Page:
The most confusing this when you get a second opinion from two different orthodontists is that they can have such opposing views. Generally though, the recommended age for getting braces is 7 to 8 years old. Depending on the condition of your child’s teeth an orthodontist may use other temporary methods until your child loses all their baby teeth. Once all their permanent teeth have set in they can begin applying braces. Every orthodontist will have a different approach to this and depending on the patient, treatment will be a little different.
Future problems and treatment
Although braces can be helpful they won’t be able to correct an overbite if your child is under 10 years old. The problem is that new teeth will continue to grow along the lower jaw. Children with buck teeth can have them corrected with braces in later years, 12 to 14.
How to know when your child needs braces
There are a number of signs you can look out for to tell when your child needs braces. If you suspect they may need some then arrange an appointment with your local orthodontist.
– Crowding – this happens when there is insufficient room in your child’s mount for teeth to grow. This can push teeth out and make them crooked and unsightly. This tends to get worse over time and can make it more difficult to brush and floss. This results then in plaque build-up which in turn causes tooth decay.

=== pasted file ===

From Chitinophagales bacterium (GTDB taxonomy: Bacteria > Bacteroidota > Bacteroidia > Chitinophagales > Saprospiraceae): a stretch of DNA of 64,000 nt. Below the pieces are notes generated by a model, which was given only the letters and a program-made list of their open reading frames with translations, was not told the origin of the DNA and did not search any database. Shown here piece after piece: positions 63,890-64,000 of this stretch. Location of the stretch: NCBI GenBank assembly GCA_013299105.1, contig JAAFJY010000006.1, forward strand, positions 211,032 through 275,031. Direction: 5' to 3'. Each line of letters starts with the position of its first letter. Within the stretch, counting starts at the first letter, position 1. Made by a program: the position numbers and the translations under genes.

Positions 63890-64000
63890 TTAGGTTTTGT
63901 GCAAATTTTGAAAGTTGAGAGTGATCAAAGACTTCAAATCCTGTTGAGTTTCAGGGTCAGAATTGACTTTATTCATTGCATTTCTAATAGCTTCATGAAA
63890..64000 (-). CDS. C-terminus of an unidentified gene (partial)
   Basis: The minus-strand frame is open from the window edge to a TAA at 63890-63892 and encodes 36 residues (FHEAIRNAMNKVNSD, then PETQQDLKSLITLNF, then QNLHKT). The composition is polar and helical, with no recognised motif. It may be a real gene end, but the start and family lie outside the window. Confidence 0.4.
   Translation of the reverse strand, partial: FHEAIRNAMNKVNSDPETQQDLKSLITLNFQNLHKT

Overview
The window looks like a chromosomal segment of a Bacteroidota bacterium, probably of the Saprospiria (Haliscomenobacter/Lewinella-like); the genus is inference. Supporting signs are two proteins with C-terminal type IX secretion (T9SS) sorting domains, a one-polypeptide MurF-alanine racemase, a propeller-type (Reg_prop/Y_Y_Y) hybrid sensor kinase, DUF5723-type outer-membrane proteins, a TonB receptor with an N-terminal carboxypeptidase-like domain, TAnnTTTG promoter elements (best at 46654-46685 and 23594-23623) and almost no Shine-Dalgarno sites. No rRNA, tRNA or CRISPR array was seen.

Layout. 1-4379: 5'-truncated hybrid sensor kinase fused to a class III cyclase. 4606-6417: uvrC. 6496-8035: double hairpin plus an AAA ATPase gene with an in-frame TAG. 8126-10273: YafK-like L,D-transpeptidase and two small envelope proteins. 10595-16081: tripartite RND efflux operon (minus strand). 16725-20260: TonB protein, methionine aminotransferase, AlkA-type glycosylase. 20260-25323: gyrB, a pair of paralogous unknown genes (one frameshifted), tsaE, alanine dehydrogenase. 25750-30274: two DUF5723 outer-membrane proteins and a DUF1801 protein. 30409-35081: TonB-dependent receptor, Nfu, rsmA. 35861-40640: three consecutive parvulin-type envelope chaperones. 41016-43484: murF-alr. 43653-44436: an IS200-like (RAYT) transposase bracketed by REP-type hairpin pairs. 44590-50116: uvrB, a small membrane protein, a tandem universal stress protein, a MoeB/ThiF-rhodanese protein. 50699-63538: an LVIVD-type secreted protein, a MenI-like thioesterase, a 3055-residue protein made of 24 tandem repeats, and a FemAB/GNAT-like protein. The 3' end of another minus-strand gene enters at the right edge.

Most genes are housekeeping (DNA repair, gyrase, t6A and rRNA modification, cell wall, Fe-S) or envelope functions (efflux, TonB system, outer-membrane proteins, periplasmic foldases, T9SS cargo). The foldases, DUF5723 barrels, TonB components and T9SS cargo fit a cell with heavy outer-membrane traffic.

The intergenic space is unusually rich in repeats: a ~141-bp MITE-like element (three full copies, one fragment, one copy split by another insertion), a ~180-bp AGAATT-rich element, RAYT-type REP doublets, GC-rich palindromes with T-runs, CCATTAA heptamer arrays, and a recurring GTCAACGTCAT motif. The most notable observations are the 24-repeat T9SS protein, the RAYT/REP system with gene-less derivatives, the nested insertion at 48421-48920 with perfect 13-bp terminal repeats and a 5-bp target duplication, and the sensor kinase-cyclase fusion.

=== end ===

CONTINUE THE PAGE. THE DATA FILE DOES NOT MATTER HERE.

– Overbite – this refers to the horizontal overlap of the front teeth, the incisors. While the severity of this can vary greatly it can be quite noticeable when the front teeth stick out a great deal from the bottom teeth. An excessive overbite can lead to other problems like an increased risk of fracturing in an injury and complications with other dental restorative work.
– Underbite – the opposite of an overbite in which the bottom front teeth overlap the upper front teeth. This can cause more noticeable problems than an overbite such as an imbalanced facial imbalance, difficulty chewing and accelerated facial ageing
Even if your child is still at a young age you should still arrange for an evaluation by your local orthodontist. If they are too young for braces just yet they can be put in a supervision program until their baby teeth all fall out. Annual evaluations will keep an eye on their progress and make changes as needed. If an orthodontist recommends starting a phase one treatment seek a second opinion first before deciding. If the second orthodontist also agrees with the need for early treatment then start with it straight away. If however they disagree then seek a third option and decide from there.
The problem with early phase one treatment is that it will likely mean having to pay for braces twice over, usually one they reach puberty at 11-13 years. However, if the condition is serious enough then it may be the only option.